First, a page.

This trend has generated discussions on mandatory disclosures in Japan. While it is essentially a welcome development, some points need to be kept in mind.

Mandatory disclosures under the TCFD framework extend beyond the prime market to listed companies as a whole. Disclosures in securities reports are expected to increase reliability of information. On the other hand, questions arise as to whether the information should be subject to audit (assurance); to what extent its reliability must be ensured; how to consider where responsibility lies in the event that its reliability is called into question; and whether a disclaimer should be provided.

The trend toward mandatory disclosures is inevitable the more important information becomes. However, mandatory disclosures also produce undesirable effects that must be heeded. If disclosures are mandatory, disclosed information may become static, or may be greatly reduced compared to disclosures made voluntarily. As a result, the disclosed information may diverge from the needs of investors and other stakeholders.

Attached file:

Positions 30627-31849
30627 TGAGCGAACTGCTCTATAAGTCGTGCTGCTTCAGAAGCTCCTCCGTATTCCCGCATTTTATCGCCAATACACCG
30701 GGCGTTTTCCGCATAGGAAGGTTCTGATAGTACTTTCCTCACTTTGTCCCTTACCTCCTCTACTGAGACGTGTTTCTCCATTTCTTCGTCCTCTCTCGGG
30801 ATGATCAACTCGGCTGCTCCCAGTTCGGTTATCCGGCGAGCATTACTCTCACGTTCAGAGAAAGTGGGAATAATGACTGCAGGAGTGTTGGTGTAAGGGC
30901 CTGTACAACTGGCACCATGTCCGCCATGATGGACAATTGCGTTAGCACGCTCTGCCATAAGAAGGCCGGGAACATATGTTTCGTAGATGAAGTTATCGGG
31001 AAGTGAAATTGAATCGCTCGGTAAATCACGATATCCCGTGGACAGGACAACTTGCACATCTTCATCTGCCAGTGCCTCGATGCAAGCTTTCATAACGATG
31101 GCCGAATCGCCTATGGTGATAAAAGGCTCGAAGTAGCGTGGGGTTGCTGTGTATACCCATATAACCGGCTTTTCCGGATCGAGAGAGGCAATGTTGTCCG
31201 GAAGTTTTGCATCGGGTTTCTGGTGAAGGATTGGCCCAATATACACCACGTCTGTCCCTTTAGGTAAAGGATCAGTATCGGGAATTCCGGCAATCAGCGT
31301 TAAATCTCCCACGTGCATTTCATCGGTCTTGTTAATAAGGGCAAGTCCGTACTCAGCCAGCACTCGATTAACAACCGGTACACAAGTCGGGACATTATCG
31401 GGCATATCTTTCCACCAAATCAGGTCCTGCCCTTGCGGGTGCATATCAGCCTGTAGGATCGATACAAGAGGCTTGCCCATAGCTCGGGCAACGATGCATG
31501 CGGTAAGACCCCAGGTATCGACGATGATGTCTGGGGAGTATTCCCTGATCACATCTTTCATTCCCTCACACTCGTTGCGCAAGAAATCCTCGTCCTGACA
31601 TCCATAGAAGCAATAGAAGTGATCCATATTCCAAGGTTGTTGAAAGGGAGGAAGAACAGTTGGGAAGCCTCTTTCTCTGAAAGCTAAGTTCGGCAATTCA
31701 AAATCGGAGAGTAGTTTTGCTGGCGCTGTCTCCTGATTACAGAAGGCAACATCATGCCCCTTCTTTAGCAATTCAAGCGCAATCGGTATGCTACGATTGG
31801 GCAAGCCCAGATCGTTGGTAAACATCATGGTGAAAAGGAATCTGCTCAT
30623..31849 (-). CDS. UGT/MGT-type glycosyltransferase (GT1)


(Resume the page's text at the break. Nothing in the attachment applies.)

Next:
If disclosures are mandated, companies will need to have a sound understanding of the purpose and framework of the TCFD. Companies should also take a resourceful approach to financial disclosure using integrated reports in line with their priority issues. TCFD Guidance 2.0 released by the TCFD Consortium in 2020, based on a collection of best practices of companies, will be a useful guide. As the world leader in the number of institutions supporting TCFD, Japan must avoid a scenario where the requirement for mandatory disclosures results in disclosure of content that is inferior to that of other countries.